confronted with the unity which is radical, fundamental and
decisive” (John Paul II)
• All people are created in the image of God, only one plan
for humankind
• All have equal rights and dignity
• Religious freedom: Right and obligation to pursue the
truth (Dignitatis Humanae)
• Equality as a precondition for dialogue
• Equal validity of participants, not of beliefs
• Shared questions
Openness to what is true and holy
o “a ray of the one truth”, “seeds of the word”
o No superiority of Christians: “What Christians have received is
totally unmerited on their part. It is an assertion rather of the
bountiful goodness of God”
o Presence of saving grace in other religions: Those who do not
know of the Church, but search for God and try to follow God
through their conscience, and those who “have not yet attained to the
express recognition of God yet who strive, not without divine grace,
to lead an upright life”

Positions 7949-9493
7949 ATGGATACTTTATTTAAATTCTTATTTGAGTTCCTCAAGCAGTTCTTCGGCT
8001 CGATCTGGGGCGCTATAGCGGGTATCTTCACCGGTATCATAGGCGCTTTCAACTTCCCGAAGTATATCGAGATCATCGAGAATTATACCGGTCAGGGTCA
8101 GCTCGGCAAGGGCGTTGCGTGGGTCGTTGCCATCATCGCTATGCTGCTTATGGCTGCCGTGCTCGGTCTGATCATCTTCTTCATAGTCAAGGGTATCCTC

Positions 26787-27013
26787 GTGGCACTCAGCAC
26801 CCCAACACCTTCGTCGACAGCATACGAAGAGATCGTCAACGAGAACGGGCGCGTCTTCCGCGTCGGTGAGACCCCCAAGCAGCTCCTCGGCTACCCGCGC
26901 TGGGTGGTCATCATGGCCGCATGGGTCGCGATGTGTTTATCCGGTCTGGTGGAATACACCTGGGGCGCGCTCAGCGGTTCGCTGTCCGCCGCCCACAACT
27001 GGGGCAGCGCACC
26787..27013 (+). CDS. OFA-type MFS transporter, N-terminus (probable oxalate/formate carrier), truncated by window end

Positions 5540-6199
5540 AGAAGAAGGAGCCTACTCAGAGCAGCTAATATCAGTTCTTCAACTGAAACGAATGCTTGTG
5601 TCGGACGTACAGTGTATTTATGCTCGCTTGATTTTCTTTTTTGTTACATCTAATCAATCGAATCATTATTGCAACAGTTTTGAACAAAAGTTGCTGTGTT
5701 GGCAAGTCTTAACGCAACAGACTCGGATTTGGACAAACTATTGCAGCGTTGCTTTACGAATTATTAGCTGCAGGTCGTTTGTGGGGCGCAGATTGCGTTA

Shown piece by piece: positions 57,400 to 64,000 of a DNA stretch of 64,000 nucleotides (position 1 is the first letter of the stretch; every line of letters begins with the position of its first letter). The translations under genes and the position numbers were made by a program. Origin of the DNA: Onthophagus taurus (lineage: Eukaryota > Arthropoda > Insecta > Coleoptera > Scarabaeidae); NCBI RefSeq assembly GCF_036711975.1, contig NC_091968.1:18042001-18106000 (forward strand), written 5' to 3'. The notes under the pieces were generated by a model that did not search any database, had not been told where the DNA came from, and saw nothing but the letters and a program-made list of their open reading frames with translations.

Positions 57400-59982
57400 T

o The Spirit is at work in all
o Through the same spirit,
we are “deeply related” and
at the same time “sadly
o The Church has an active
role in the salvation of all
people, it is not just
passively related
o Special relationship to
each religion
o Dialogue with all religions
is “appropriate and fruitful”
Openness to what is true and
holy (continued)
Call to dialogue
o The call by the Church is a response to the call to the
o Signs of the times: modern communication and
o Dialogue is not optional, but intrinsic to the Church
Wide definition (Christ-like)
Christ has risen
Honest witnessing
and sincere listening
o Pope Paul VI: “Dialogue of salvation”, through Christ,
by the Holy Spirit active in the world
o Church’s task to carry this dialogue on and make it
accessible to all
o Loving your neighbour and interreligious dialogue
continues this
o Pragmatic motivation: Danger of terrorism, extremism
o Motivation of entering into God’s story with humankind
– Holy Spirit as motivator and common ground
Dialogue (continued)
oFirst step: convergences and divergences
o Second step: Recognising and confronting God’s Otherness
in the Otherness of other religions
o Can only take place between people who know about their
religions: “There must be no abandonment of principles or
false irenicism, but instead a witness given and received for
mutual advancement” (RM)
o It is an expression of Christian hope and needs to be carried
out with “prudence and charity” (NA)
o Should be ecumenical: ‘facing outwards together’
Forms of dialogue
Dialogue of
 Dialogue of Life
Theological Exchange
 Dialogue of Action